Heritage of the West: Charles M. Russell
2019-09-19 - 2021-09-19
Charles Russell was one of the great painters of the American West. With little formal training but much firsthand experience of his subject, he captured the western landscape in all of its wild and nostalgic moments.
In 1880, when he was only 16, Russell went to Montana for the first time to work on a family friend’s ranch. Ranch life was not for Russell, but he would stay in Montana for two years working for a hunter and trapper.
He began to draw and paint animals at this time and learned a great deal about their anatomy. In 1882, he went to work as a night herder for a group of cowboys called the Judith Basin Roundup, and on and off for the next 11 years he would work watching cattle by night and painting during the day.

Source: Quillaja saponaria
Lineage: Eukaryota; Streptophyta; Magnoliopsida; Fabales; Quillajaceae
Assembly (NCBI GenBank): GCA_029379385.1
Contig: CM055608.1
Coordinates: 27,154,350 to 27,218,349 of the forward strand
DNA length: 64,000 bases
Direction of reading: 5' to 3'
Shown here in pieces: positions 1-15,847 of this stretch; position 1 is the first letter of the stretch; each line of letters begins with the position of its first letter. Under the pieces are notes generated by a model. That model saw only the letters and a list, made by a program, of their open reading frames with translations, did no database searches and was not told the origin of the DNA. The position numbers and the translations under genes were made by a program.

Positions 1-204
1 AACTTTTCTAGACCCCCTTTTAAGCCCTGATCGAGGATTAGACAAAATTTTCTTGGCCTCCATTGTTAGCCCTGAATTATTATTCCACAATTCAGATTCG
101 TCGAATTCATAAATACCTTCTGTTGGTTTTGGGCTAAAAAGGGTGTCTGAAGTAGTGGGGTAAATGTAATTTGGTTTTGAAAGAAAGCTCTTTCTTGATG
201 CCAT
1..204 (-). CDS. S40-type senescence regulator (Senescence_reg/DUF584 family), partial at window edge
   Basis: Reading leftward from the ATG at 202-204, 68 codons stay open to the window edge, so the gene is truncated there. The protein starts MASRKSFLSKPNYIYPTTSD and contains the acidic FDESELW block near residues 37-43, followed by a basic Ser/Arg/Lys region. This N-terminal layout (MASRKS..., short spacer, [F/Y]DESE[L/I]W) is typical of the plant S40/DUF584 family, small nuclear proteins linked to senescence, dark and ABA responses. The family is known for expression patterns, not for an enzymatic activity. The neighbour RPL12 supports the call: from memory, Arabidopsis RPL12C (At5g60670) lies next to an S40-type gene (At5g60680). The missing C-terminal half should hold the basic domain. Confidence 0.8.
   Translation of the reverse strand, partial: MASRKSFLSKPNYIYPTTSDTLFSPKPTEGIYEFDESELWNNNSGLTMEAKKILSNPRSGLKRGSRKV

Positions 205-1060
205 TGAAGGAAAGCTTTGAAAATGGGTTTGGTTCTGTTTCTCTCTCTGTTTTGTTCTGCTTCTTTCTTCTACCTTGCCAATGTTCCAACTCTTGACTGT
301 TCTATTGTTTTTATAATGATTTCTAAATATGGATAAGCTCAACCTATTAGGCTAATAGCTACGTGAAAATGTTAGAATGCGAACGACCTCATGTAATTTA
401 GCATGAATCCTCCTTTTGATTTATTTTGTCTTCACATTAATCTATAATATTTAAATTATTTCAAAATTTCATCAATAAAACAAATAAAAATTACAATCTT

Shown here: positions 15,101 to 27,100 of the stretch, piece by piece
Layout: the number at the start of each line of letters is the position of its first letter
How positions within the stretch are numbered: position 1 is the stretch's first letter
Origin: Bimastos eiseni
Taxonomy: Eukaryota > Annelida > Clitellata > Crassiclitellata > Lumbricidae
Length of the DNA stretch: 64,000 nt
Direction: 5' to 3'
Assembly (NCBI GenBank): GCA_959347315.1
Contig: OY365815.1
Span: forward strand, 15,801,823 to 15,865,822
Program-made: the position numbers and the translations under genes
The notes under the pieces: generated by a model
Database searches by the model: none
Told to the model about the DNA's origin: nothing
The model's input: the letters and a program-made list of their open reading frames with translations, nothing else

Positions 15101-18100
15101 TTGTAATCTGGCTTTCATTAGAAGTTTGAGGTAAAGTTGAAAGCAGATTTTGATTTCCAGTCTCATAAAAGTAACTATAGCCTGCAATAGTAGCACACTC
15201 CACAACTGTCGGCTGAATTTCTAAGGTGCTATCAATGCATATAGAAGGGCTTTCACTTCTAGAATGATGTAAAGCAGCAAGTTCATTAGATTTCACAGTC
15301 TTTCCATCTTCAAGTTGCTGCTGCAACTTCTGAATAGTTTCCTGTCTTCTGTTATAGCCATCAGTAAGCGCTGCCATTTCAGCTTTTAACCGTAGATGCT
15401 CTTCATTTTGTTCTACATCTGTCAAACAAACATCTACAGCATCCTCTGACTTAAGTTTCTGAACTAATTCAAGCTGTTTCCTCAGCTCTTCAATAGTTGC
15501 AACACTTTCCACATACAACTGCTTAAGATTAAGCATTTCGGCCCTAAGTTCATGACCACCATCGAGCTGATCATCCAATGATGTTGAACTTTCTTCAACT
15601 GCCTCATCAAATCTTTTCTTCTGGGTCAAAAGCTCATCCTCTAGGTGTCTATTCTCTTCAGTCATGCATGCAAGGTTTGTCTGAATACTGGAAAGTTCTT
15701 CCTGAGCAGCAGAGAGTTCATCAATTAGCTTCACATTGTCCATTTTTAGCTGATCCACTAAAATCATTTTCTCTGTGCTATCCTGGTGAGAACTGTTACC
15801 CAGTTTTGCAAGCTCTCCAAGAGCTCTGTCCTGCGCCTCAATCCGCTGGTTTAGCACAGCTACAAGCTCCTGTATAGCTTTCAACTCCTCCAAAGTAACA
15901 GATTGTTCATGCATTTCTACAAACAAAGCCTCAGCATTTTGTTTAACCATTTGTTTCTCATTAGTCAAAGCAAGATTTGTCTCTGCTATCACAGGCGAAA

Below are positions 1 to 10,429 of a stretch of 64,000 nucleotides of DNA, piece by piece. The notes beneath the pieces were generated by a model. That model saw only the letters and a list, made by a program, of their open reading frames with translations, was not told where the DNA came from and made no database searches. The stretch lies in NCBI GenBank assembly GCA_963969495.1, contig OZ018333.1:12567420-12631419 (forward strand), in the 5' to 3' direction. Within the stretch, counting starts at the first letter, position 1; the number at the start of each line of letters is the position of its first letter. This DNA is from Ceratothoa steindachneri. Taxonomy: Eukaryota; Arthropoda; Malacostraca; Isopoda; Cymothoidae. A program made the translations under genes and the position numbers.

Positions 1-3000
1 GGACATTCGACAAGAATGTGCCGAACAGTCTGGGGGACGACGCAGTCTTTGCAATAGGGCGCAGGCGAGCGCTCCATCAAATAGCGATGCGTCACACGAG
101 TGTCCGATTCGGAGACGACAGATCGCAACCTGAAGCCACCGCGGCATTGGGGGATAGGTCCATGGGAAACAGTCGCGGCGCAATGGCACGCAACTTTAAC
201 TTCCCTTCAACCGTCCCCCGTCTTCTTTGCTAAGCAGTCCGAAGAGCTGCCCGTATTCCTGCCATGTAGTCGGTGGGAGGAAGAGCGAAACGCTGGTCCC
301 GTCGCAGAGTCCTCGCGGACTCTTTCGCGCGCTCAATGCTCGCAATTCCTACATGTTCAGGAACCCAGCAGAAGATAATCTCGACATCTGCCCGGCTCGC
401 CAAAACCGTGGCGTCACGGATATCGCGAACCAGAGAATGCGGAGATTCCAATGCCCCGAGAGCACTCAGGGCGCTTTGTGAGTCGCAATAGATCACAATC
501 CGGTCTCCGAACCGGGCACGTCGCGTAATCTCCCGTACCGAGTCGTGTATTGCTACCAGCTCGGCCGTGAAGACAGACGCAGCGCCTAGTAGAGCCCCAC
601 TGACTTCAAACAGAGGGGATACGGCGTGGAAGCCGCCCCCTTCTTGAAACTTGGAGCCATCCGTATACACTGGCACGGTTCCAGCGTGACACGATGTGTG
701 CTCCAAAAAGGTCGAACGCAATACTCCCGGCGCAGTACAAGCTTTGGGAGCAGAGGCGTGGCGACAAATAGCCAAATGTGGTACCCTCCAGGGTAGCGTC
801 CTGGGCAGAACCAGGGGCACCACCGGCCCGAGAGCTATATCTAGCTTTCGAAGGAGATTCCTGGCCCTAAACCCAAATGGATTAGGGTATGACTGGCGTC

In 1888, Russell returned to St. Louis for a short time and submitted some of his art to Harpers Weekly, where it was published. His work had become very popular in the Montana territory, and he began to sell pieces and take commissions for works when he returned.
With the advent of the railroad to Montana, the territory became more civilized, and Russell mostly gave up cowboy life in order to become a full time painter of the life he had known in the West that was now slowly fading.
Image: Charles M. Russell, Smoking Cattle out of the Breaks, 1912. Oil on canvas, 30 1/4 x 33 inches. Wichita Art Museum, M.C. Naftzger Collection